Can an included file 'know' where it's been included?
I have a fairly straightforward problem. I work for a University's IT department. Long story short, we have a lot of PHP content providers who don't know what they're doing and have had several major security breaches due to bad file uploading code. We want to write a function as an include to handle all uses of move_uploaded_file with proper data sanitisation and security measures.
Due to the way we distribute authority/responsibility for content at the University, we need our code to know where it is being called from so we can look up directory permissions and match them to the target directory. We need a foolproof way of determining where the function is being included from.
I tried wrapping the function in an object with a constructor that remembers the value of PHP_SELF, but that returned an empty string.
So, to wrap it up: is there any way to get the path to the including page in the code on the included one? Sadly, we are stuck with PHP 4.4.0 for now, so PHP5-only solutions won't do the trick (if the only way to do it is with PHP5, that would still be quite valuable to know).
I apologise if this is not really an 'advanced' question, but a lot of time on PHP.net yielded nothing and I figure the readers of this board have the best chance of knowing some obscure trick.
So just to clarify, what you're asking of is to interrupt the call to the function move_uploaded_files, and to essentially call another function prior to calling move_uploaded_files -- and then passing that sanitised data to move_uploaded_files?
Edit: There is $_SERVER['REQUEST_URI'], but that merely gets the root file that's being accessed, it's not the magical item you're looking for that knows the included file's parent.
The man who comes back through the Door in the Wall will never be quite the same as the man who went out.
I set up a test of your code: a main page with nothing but require()s, and a bunch of includes, one of which with your code verbatim and the others all empty. When I only had the include with your code required by the parent, the code worked, but when I threw a bunch of empty includes before and after the 'real' include, it started reporting paths to other includes and not the real parent.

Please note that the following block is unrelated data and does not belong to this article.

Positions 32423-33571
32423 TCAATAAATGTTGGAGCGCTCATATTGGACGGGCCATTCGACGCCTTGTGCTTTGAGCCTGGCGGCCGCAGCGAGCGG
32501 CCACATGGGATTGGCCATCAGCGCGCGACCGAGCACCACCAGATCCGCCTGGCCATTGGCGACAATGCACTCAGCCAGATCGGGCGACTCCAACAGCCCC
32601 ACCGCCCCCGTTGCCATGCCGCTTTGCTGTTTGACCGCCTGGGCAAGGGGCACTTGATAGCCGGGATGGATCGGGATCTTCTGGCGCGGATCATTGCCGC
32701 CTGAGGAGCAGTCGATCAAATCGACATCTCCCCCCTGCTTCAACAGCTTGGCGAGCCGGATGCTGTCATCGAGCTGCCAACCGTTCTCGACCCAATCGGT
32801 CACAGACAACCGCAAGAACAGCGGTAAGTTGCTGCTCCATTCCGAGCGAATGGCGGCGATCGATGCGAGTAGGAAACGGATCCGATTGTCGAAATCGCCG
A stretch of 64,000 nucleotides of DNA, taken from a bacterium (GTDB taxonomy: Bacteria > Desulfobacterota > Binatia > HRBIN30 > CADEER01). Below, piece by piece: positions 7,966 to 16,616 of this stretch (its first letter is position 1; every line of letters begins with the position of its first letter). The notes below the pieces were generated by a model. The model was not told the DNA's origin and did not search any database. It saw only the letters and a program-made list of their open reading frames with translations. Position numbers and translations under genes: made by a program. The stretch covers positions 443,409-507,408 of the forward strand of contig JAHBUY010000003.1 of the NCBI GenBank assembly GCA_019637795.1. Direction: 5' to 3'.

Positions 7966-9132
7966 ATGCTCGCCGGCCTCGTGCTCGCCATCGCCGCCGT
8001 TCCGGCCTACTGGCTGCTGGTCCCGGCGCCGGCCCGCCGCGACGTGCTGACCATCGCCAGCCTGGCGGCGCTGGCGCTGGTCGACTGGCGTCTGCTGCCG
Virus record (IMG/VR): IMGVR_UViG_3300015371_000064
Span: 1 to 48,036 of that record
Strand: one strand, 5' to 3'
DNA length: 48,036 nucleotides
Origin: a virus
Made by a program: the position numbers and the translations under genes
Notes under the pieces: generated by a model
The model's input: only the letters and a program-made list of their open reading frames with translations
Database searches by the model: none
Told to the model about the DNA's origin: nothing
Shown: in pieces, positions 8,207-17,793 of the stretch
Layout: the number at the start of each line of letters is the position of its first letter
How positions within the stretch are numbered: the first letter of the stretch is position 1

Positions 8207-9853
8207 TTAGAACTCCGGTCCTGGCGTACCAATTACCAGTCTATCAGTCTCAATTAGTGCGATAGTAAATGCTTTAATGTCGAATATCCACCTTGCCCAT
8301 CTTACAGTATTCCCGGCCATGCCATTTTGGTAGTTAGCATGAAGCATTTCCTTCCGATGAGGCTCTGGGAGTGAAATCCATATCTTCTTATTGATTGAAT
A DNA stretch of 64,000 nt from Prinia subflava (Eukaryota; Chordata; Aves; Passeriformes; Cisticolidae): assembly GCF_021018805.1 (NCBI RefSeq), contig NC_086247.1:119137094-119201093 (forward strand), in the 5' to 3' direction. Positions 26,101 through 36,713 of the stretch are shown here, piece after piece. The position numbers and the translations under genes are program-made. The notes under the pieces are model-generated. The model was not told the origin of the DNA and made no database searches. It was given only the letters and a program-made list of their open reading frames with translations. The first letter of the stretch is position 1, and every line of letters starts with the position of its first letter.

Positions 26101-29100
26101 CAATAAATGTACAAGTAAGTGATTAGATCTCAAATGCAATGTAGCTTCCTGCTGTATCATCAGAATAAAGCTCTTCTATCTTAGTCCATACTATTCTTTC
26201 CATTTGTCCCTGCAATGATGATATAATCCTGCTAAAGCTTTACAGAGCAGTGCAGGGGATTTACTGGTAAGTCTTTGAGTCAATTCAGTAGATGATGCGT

Based on my limited understanding of what your code does, it looks like the problem is this line:
return $aIncluded[$iKey - 1];
My test setup right now looks like this (the common portion of the test files' path was replaced here with $path; it's a literal string in the actual code):
main page (the one being requested via http):
b.php, bb.php and bbb.php are all identical:
//nothing to see here...
a.php is a copy-paste of your code.
The result: Included parent: $path/aa/bb.php
It seems like this should be a recursive call somehow, but I'm not sure how to make it work. I tried this on a whim, but it failed as well:
If I move around the requires, your code consistently returns the require immediately before the one with the code in it, unless it's first in which case it returns the correct parent.
I did a little playing around, and it seems like the parent is always at index 0. Are there cases in which this would not be the case? I don't have time right now to try anything too complex, but adding/moving/removing things seemed to have no effect. The include running the code always sees itself as last. It looks like it stores the files in the order they are called, so first the parent, then the first include, then that include's first include, etc. If this is the case, can't I just do something like:
$x = get_included_files();
$parent = $x;
I assume there's a reason this wouldn't always work, which is why you tried a more complex method, but might it be easier to check for those exceptions and use this method in all other cases? You can't get much more efficient than that (unless you can somehow eliminate the get_included_files call, of course, but that seems to be the function that makes any of this even possible...).
Oh, by the way, in case anyone is still unclear: we're not trying to interrupt calls to move_uploaded_file. We've blocked uploads of PHP containing that function using RATS and our own deployment software; instead, we plan to provide an include that our content providers can call instead. It will basically provide a secure wrapper for move_uploaded_file; it will perform all the security checks on the data that we feel are necessary, since we don't trust many of our content providers to write secure PHP. We also want to be able to monitor and control uploads more tightly as issues arise in the future, so routing them all through a piece of code we control would be quite handy.